PAMPHLETS. An ingenius writer says, -1 however foreign the word Pamphlet may appear, it is a genuine English word, rarely known or adopted in any other language; its pedigree cannot well be traced higher than the latter end of Queen Elizabeth's reign. In its first state wretched must have been its appearance, since the great linguist John Minshew, in h\s Guide into Tongues,' printed 1617, gives it the most mi- serable character of which any libel can be be capable, "Mr. Minshew says (and his words were quoted by Lord Chief Justice Holt) A Pamphlet, that is Opusculum Slolidorum; the diminutive performance of fools. According to the vtilg-tr saying, all things are full of fools, or foolish things; for such multitudes of pamphlets, unworthy of the very name of libels, being more vile than common shores and the filth of beggars, and being flying papers daubed over and besmeared with the foams of drunkards, are tossed fait^.d near into the mouths and hands of scoundrels neither will the sham oracles of Apollo be es- teemed so mercenary as a pamphlet." The second idea of the t adix of the word, Pamphlet, is, that it takes its derivation from the Greek of the words all," and I loz)e," signifying a thing beloved by all for a Pam- plet being of a small portable bulk, and of no. great price, is adapted to every one's under- standing and reading. The third original interpretation of the word Pamphlet may be that of the learned Dr. Skinner, in his Etymologican Linguae Angli- cance, that it is derived from the Belgic word Pampier, signifying a little paper, or libel. Thefourth radical signification of the word Pamphlet is that homogencal acceptation of it. viz. as it imports any little book or small volume whatever, whether stitched or bound, whether good or bad, whether serious or ludi- crous. The only proper Latin term for a pam- phlet is Libellus, or little book This word indeed signifies in English an abusive paper or little book, and is generally taken in the worst sense. After all this display of curious literature, the reader may smile at the guesses of Etymo- logists particularly, when he is reminded that the derivation of the Pamphlet is drawn from quite another meaning to any of the present, by Johnson, which 1 shall give for immediate gratification. Pamphlet [par un filet, Fr. Whence this word is written anciently; and by Caxton, pazinflet] a small book properly a book sold unbound, and only stitched. The French have borrowed the word Panf phlet from us, and have the goodness of not disfiguring its orthography. 11 oast Beef is also in the same predicament. I conclude that Pamphlets and Roast Beef have, therefore, their origin in this country. -a.-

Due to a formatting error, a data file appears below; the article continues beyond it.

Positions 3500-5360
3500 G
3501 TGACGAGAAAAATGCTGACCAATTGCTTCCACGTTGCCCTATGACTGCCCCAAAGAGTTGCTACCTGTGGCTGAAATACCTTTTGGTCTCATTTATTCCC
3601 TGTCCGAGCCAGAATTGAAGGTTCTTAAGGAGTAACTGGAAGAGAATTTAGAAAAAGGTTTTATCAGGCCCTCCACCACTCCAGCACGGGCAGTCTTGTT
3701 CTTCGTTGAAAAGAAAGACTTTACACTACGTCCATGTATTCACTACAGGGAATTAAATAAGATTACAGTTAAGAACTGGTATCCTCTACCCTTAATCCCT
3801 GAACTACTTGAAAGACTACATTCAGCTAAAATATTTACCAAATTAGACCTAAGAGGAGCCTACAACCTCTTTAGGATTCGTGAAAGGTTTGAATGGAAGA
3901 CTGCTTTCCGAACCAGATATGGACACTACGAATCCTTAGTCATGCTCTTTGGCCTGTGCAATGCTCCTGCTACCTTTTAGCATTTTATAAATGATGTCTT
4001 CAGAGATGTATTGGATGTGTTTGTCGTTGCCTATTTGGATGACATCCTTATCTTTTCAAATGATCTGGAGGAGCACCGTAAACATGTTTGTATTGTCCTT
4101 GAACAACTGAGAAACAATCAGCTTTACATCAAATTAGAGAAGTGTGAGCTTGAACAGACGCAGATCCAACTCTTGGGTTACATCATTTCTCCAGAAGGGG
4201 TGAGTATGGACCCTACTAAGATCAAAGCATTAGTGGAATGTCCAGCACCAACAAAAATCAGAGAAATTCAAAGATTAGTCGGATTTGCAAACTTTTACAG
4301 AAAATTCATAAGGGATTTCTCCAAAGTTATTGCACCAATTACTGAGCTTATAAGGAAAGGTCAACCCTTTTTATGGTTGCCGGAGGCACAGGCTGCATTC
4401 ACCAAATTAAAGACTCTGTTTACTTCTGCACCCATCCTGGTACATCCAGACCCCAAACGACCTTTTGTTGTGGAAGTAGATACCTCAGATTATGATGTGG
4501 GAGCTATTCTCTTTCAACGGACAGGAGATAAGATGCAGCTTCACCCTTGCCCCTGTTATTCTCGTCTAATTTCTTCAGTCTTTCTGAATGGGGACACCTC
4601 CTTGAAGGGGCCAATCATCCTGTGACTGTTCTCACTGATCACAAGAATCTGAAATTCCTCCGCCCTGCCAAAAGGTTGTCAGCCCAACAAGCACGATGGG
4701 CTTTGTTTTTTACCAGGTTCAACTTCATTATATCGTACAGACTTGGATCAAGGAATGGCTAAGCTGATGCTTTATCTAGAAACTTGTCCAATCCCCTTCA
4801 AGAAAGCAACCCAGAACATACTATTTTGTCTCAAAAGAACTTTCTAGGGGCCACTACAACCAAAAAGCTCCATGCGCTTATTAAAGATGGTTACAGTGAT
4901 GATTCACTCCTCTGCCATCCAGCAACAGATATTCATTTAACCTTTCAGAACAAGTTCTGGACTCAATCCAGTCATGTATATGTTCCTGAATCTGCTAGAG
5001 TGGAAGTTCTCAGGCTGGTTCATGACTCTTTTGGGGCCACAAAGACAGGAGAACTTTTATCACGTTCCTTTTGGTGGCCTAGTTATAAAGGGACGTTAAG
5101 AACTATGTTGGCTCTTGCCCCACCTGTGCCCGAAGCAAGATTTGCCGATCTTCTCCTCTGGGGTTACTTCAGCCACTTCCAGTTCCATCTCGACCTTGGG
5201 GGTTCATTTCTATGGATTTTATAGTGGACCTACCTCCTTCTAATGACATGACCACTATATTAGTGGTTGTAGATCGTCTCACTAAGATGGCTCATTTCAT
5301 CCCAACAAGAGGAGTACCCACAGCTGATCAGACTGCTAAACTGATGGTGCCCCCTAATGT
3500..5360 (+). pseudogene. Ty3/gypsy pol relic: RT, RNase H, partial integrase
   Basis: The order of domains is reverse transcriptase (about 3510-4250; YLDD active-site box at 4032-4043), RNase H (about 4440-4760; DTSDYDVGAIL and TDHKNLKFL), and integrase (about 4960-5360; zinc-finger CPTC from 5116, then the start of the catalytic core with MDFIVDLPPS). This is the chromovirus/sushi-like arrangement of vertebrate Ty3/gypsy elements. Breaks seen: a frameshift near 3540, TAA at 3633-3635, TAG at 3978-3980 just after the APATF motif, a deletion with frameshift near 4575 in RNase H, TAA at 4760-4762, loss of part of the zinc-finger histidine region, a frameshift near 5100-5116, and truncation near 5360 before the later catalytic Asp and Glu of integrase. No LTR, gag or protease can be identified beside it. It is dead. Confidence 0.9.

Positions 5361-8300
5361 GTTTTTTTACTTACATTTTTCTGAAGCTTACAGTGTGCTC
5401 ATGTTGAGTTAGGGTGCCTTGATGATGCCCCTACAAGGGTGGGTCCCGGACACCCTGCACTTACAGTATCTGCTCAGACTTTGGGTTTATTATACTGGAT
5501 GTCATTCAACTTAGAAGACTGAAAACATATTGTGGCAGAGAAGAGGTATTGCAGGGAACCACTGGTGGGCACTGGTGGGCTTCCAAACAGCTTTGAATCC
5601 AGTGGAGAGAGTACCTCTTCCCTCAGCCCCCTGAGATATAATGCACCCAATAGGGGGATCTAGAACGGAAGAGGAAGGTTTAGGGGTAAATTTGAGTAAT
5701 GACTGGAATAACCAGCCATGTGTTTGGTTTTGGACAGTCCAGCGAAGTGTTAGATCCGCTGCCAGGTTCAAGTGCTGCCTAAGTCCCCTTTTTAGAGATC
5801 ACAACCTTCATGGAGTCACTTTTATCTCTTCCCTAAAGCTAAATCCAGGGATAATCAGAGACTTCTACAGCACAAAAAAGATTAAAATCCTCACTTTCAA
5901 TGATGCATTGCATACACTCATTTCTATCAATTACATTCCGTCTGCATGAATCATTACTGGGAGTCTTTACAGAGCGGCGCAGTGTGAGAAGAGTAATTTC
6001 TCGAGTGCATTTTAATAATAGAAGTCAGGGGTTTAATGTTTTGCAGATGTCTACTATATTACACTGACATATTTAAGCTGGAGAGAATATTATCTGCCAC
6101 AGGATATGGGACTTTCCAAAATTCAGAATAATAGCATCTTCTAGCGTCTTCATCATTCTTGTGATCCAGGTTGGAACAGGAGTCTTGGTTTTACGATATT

At the Middlesex Adjourned Sessions, on Mon- day, the following curious case of bigamy and pauperism was (fecided :-The parishes of Har- row and lsleworih, disputed which should main- tain the wife and five etiiidrenof a fellow who had deerled, them some months since, and has not been heard of. It appeared that the father, who is a labourer, had intermarried in the year 1793 with a decent young woman, whom he soon de- serted, and in the year 1806, married another, with whom he had previously lived three years, pretending the whole time to be a widower. The first wife discovering the second connection, as- sailed him, and took up her quarters in the same house with the second wife, and the whole three lived quietly together for many months. At length the" gay Lotl/atio," getting tired of both, fled the country, leaving the last married woman ilt the care and possession of the five children.— To-day both wives appeared, and each of .them gave testimony of his infidelity and insiticei-ity but they both agreed that" he could be good tn either if he pleased.Tlie scene altogether was truly dramatic The women, entertaining for each other a mutual sympathy, and towards the man one uniform principle ofaffection, gave their evidence respecting him, and themselves, in a strain manifestly expressive of their indignation that the parish oflicers should give themselves any trouble about the matter. The Court, how- ever, thought otherwise, and by their decision one child was directed to be given up to, and to he provided for by one of the parishes and the rest by the other.
¡ TIDE TAnt tdft THE ENSUING WEEK s i o 7i n « LAtAs *g £ H ° 2 o < O ° a — <5 *<3* gf§ Sa2 Maybe crossed 3 £ >• 3 ffl 5 5 63 w hours after high < w 5 ° g z a « '« water, and conti- Bo nuesafe 4 hours. n High I High High 1 High High ay~' Water Wnler | Water Water | Water ( Water Holidays. JUNE. H. M. H. M. H. M. | H. M. t N. M. | H. M. Thursday 10 5 « 6 6 6 46 7 36 j 7 56 i 8 36 Friday, 11 5 M 6 54 7 34 8 24 8 44 j 9 24 Saturday 12 6 42 7 42 8 24 9 12 j 9 32,10 12 Trinity Sunday. ■Sunday' 13 7 3> S 30 9 10 10 0 I 10 20 111 0 Monday 14 8 18 9 18 9 58 10 48.11 8 11 48 Tuesday. 15 9 6 10 6 10 46 II 36 11 Se 12 36 Wednesday.13 i 9 54 j 10 54 II 34(12 24 | 12 44 j 1 24 BANGOR: I printed and Published by J. Brostev. I Orders, for this paper, are received in londoB, I hj Tayler and Newton, Warwick-squasH:—ace I j. White, 33, Fleet-street. I